GETTING THE MESSAGE/Don’t be surprised at suffering

GETTING THE MESSAGE/Don’t be surprised at suffering


In Acts 23:11, the apostle Paul is in the Roman barracks to protect him from the Jews, who again had threatened his life. Paul had twice appealed to the Jews in Jerusalem to consider the truth of the gospel, but his message had been rejected in malice. Paul had to be discouraged and overwhelmed by such vehement, violent opposition. The Lord came and strengthened him.

In verse 11 we read, “The Lord stood by him and said, ‘Take courage, for as you have testified to the facts about me in Jerusalem, so you must testify also in Rome.’” The hardness of the Jews who rejected Christ reminds us we must rightly separate God and his creation.

 Neither the natural world nor any institution in it is sacred and to be worshipped. God alone is sacred and to be worshipped. The Jews had elevated their institutions and their country above God, so God was on their lips, but their hearts were far from him. Christ was a stumbling block to them. His death proved God was not pleased with them, and this offended their pride.

In verse 11, the Lord promises Paul he will make it to Rome, but in verses 12-15 we see that the Jews conspire to murder Paul. They hatch a plot to persuade the Roman tribune to send Paul to the Jewish council for more examinations, but they plan to ambush and kill Paul before he arrives. Their purposes conflict with the promise of Christ to Paul, and the rest of the passage, Acts 23: 16-35, shows us the means the Lord used to preserve Paul’s life, as he promised.

An important doctrine we see in this passage is that the Lord Jesus Christ has been given all power and authority over this world. The Lord tells Paul he is to testify to the facts about him. One of those facts is that after he was raised from the dead, he ascended into heaven and now is seated at the right hand of God, a position of sovereign authority and power.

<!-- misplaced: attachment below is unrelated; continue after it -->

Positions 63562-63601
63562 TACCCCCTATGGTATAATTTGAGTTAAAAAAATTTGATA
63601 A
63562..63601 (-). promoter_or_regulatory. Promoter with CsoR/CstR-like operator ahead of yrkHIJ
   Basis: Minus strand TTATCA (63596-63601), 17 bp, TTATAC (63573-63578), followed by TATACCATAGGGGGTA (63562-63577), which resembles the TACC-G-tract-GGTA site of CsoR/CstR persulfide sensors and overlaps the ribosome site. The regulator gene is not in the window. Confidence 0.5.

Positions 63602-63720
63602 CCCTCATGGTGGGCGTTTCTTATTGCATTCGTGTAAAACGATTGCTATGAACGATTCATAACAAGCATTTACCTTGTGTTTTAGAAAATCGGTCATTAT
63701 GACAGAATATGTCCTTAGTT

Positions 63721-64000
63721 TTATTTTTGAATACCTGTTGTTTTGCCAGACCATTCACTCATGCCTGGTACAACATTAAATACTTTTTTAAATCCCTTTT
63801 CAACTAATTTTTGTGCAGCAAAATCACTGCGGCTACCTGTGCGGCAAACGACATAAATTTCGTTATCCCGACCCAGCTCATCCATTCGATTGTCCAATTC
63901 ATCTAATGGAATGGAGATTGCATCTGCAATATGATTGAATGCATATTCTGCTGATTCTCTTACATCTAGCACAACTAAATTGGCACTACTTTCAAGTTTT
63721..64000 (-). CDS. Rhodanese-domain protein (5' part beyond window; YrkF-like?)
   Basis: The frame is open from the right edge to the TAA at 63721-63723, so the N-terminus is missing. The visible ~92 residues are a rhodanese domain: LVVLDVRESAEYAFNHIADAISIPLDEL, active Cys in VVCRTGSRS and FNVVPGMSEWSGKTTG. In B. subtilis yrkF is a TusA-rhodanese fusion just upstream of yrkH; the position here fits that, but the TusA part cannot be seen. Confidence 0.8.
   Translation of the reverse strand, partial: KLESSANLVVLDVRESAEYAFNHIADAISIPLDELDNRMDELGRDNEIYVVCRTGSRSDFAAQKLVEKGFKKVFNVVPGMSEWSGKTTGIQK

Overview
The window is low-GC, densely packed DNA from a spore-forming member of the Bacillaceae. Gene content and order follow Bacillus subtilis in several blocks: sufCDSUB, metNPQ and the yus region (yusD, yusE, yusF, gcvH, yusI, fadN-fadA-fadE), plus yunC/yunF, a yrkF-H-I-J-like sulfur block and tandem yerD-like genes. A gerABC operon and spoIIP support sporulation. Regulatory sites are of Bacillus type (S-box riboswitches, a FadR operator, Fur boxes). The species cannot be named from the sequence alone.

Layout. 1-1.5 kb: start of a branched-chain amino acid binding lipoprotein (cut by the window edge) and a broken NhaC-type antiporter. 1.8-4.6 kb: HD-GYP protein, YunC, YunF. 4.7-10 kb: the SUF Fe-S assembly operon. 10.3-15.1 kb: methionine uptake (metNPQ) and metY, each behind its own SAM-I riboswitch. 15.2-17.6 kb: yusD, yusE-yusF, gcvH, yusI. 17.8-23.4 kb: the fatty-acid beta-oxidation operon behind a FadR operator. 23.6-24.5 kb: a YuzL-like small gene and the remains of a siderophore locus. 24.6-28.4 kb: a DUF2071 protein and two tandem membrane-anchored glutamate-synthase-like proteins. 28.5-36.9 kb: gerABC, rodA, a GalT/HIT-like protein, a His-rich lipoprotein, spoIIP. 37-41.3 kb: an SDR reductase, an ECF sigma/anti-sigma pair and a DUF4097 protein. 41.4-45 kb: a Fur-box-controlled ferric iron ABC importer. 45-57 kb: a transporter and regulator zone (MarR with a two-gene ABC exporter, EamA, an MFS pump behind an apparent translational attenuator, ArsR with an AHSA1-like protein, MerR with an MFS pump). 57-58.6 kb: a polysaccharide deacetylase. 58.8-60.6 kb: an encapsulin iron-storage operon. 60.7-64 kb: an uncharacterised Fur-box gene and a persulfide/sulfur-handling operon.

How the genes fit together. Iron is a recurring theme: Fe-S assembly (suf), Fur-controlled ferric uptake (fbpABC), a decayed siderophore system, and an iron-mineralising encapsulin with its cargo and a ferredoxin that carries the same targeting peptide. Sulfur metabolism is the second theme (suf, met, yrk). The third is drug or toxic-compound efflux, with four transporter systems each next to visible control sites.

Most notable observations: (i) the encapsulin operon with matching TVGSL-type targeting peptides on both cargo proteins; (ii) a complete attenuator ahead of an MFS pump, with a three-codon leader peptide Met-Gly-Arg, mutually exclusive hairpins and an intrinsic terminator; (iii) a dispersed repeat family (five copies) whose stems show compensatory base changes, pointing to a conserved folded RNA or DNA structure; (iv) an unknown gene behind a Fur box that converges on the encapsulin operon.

Jerusalem and Rome both represent the world’s opposition to Christ’s sovereignty, but they are also fields from which the Lord will harvest a people and redeem them from their rebellion. So he commands his gospel to be proclaimed to all men. We have seen in the book of Acts that the proclamation began in Jerusalem and has spread throughout the Roman Empire.

It is clear that what is happening in Acts 23 is the outcome of neither chance nor the whims of political leaders. What is happening is the out working of the Lord’s purpose to bring Paul to Rome in order to bear witness about Christ. Human plans cannot overrule the purpose of the Lord Jesus Christ.

The book of Revelation depicts for us the clear sovereignty, peace, and blessedness of Christ in heaven, along with the tribulation and turmoil on earth. In Revelation 5 the question is asked as to who can accomplish the purposes of God in a world full of corruption. The answer is the Lion of the tribe of Judah and the root of David, a reference to the promise of Christ in the Old Testament.

The scene in Revelation 5 then shifts to a Lamb, who appeared to have been slain, coming and taking the scroll from the throne of God, which represents the purposes of God. The Lamb is worthy to open the seals of the scroll because he ransomed people for God from every tribe and nation. He is Christ the Lord, and he will accomplish the purposes of God.

The rest of Revelation depicts for us both the rebellion on earth against Christ’s authority, instigated by the devil, and the inevitable victory of Christ. All those who seek refuge in him shall be saved and inherit his eternal kingdom. What we see in Acts is the unfolding of this conflict between the devil’s agenda and Christ’s. Christians shouldn’t be surprised at suffering.

Many Christians in history have walked through blood, suffering, and many afflictions for their faith. The Lord Jesus, the Captain of our salvation, suffered and died, before he ascended into heaven. Christ has borne the complete cross, the wrath of God. Our sufferings for his name are in view of this.

It is the facts of the gospel we live by while we are in this world. Christ’s sovereign grace and rule is the ground of all our confidence and joy. And he directs us to submission to his sovereignty so that we might have hope even in the most adverse of circumstances here, waiting on his Day, and that our preservation in this world, like Paul, might be to use our days to honor Christ.

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